Notice to Multiple Defendants in Florida Medical Malpractice Cases

ct-scan-70995-m.jpgMedical malpractice cases in Florida can be complicated and it’s important to retain an attorney with experience to help make sure you meet all the requirements, including the notice requirement. In a recent case, a married couple challenged the trial court’s order granting summary judgment to a doctor and radiologist in their medical malpractice case. The case arose when the wife was taken to the hospital because of pain and vomiting.

In the ER, multiple tests were performed, including a CT scan. A doctor in Switzerland read the scan and prepared a report for the hospital indicating the scan was unremarkable. Nonetheless, the wife was admitted to the hospital and a magnetic resonance angiogram (MRA) was performed.

The MRA results showed a filing defect in an artery. Emboli were suspected. Different personnel found problems on the CT scan not found by the Swiss doctor. An hour later, surgeons operated on the wife to remove a blood clot.


There were complications in the wife’s recovery. After she was discharged the couple investigated what had happened during her hospitalization. Their attorney filed for an extension of the statute of limitations, which was available under the Florida Statutes.

Later, the couple gave notice to the hospital’s radiological service, they intended to initiate a lawsuit against it. A few months later, they gave notice to the radiology company that provided nighttime radiological services for the hospital’s radiological service. They also gave notice to the doctor who initially read the scan. He worked as an independent contractor for the company.

They filed suit a few months later and alleged malpractice. They alleged that the initial misreading of the scan by the independent contractor was an error that caused the wife’s complications. The couple’s amended complaint specified the relationships between the parties.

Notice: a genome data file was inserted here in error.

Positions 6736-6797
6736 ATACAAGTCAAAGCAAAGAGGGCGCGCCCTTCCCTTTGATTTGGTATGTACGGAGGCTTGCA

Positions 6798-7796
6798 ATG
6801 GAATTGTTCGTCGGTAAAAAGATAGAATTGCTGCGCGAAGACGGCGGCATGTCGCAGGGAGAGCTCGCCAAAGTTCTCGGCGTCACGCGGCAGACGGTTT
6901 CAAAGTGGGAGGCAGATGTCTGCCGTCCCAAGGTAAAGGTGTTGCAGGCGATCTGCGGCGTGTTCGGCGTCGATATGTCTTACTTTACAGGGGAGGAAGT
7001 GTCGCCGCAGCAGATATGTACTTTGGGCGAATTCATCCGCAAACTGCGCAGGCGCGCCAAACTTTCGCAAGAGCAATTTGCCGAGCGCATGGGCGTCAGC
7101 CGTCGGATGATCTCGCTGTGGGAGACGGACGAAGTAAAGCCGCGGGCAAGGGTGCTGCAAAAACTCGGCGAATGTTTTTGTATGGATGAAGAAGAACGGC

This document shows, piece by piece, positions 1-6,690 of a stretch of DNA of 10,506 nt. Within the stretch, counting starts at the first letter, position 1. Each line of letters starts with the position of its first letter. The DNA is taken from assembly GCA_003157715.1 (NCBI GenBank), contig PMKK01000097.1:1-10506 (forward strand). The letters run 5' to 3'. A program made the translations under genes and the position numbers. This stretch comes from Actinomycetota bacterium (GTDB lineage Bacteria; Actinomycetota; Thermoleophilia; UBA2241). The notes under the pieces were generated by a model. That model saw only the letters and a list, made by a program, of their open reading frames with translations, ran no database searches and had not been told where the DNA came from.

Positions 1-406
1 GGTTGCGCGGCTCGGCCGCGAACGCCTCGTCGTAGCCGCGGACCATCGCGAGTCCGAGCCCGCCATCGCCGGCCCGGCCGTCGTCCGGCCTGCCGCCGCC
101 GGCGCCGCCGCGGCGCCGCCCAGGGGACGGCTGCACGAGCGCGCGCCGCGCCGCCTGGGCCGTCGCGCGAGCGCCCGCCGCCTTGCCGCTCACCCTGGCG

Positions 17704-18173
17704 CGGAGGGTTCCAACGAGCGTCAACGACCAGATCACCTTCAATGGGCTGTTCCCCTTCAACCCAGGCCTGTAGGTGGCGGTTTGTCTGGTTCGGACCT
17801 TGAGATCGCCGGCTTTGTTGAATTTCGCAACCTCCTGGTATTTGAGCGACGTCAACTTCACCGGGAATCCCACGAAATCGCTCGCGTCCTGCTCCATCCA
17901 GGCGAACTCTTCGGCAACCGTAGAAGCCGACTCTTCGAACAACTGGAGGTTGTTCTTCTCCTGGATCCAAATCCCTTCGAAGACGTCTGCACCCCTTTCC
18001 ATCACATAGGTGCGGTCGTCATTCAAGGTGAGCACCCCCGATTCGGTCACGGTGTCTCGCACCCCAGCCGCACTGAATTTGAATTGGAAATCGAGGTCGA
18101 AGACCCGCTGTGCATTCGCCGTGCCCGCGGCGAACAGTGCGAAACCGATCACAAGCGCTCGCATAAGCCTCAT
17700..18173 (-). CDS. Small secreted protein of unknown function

The defendants filed for summary judgment, claiming the couple failed to provide notice of an intent to sue within the two-year statute of limitations. The trial court denied the hospital radiological service’s motion, but granted the joint motion of the company that provided the nighttime service and the independent contractor.

The court noted that the couple should have filed a notice of intent against the latter two defendants by May 2008. It also ruled that the attorney’s attempt to obtain a statutory extension was not effective. The order was styled as a “proposed order” and so the litigation continued for 17 months before the plaintiffs filed a motion for reconsideration and correction of the proposed order.

The couple argued the proposed order was deficient and the trial court’s findings were incorrect. The trial court denied the motion for reconsideration and a final order was entered. The couple appealed.

The appellate court explained that the Florida Rule of Civil Procedure provides that notice of intent to initiate litigation sent by certified mail and received by a potential defendant also operates as notice to anybody who has a legal relationship to that defendant.

In this case, the couple had timely notified the hospital’s radiological service within the statute of limitations. hip” with Naples Radiologists. The couple’s complaint alleged the contractual relationship between the service, the nighttime service and the independent contractor.

The nighttime service and independent contractor argued that their relationship with the hospital’s service did not meet the definition of a ‘legal relationship.’ They argued that this term referred to employees or servants. The appellate court disagreed, noting there was no definition of “legal relationship” within the rule. The appellate court also explained that in their answer the nighttime service and independent contractor had admitted the contractual relationships.

The court explained that this admission showed the two defendants were bound by their legal relationship to the other defendant. Notice to the first defendant was notice to the others. The lower court was reversed.

If you are seriously hurt because of a medical professional’s negligence, contact the knowledgeable Florida medical malpractice attorneys at Friedman, Rodman & Frank toll-free for a free consultation at (877) 448-8585.

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